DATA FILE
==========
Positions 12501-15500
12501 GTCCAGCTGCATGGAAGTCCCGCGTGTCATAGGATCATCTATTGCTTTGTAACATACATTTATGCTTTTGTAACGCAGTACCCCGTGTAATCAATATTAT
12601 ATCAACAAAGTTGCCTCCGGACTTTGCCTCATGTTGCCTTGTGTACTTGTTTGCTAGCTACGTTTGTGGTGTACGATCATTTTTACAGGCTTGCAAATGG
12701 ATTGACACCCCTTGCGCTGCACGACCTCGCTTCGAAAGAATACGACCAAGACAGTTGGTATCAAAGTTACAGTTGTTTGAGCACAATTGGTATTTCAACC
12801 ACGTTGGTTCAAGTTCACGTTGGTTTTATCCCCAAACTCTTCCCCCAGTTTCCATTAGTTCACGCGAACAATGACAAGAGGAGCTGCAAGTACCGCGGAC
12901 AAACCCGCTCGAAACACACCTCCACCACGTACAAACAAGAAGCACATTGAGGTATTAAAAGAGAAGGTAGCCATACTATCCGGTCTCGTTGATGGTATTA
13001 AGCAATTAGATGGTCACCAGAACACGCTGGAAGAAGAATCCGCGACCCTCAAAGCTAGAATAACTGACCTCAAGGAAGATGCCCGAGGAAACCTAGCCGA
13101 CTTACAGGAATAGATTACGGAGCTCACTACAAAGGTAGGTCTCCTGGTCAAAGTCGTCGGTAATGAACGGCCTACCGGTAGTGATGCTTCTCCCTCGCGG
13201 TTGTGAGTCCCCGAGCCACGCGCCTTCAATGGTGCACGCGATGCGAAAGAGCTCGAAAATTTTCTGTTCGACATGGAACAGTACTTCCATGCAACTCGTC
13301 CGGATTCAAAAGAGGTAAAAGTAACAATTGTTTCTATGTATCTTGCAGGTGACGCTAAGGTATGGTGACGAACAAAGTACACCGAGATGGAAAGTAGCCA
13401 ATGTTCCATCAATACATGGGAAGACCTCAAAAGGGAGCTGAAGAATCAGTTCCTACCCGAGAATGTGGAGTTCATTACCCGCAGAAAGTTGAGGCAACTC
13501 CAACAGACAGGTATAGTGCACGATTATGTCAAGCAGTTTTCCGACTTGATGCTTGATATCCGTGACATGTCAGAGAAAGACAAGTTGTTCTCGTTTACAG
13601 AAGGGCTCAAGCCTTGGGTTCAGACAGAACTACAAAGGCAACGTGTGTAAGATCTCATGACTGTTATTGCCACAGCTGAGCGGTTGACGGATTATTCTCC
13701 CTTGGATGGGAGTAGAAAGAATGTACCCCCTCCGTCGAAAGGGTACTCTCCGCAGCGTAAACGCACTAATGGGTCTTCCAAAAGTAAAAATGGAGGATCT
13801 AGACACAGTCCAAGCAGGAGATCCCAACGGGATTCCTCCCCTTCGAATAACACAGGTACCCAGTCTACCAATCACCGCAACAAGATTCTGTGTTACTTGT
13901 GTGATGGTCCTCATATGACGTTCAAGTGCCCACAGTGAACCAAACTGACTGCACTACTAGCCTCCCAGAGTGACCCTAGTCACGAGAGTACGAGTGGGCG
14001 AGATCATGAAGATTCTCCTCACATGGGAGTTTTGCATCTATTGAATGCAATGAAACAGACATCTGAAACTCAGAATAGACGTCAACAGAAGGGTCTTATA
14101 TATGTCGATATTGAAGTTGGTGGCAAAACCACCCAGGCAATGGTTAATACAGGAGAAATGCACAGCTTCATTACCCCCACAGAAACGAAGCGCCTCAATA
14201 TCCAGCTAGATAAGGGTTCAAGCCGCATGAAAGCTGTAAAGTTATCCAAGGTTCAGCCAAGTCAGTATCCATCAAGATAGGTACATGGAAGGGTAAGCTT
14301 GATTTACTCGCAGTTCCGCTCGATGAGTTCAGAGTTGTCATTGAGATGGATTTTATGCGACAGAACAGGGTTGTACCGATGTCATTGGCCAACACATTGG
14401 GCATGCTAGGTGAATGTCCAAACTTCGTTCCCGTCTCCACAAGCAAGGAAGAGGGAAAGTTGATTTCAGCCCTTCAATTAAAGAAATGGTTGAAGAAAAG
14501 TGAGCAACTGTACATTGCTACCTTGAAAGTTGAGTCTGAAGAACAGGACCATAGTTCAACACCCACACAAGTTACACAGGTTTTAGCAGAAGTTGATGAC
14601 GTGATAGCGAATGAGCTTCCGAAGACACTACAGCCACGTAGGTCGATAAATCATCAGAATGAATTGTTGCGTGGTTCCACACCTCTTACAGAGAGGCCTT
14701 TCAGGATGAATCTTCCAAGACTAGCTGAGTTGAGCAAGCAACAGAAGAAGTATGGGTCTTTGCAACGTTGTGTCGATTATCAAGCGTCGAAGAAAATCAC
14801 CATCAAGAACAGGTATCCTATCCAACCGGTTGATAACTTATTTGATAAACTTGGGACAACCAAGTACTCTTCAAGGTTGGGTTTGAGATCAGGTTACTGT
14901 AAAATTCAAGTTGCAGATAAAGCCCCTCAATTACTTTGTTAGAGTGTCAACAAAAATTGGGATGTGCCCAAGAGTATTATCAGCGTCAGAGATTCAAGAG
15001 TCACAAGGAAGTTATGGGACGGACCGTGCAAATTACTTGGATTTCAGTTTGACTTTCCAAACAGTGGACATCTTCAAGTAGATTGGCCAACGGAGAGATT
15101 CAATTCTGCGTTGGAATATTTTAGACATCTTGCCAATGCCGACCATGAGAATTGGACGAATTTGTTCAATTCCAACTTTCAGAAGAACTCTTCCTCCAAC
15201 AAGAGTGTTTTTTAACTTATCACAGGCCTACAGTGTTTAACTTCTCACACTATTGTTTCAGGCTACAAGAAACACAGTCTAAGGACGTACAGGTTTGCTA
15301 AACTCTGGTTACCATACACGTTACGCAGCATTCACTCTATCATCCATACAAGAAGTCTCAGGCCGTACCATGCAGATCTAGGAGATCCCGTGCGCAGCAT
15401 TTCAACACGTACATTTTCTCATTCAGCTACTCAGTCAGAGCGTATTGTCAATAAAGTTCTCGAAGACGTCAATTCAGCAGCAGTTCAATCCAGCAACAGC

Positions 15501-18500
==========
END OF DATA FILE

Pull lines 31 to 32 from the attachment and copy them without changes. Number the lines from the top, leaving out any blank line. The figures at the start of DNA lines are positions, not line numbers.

15401 TTCAACACGTACATTTTCTCATTCAGCTACTCAGTCAGAGCGTATTGTCAATAAAGTTCTCGAAGACGTCAATTCAGCAGCAGTTCAATCCAGCAACAGC

Positions 15501-18500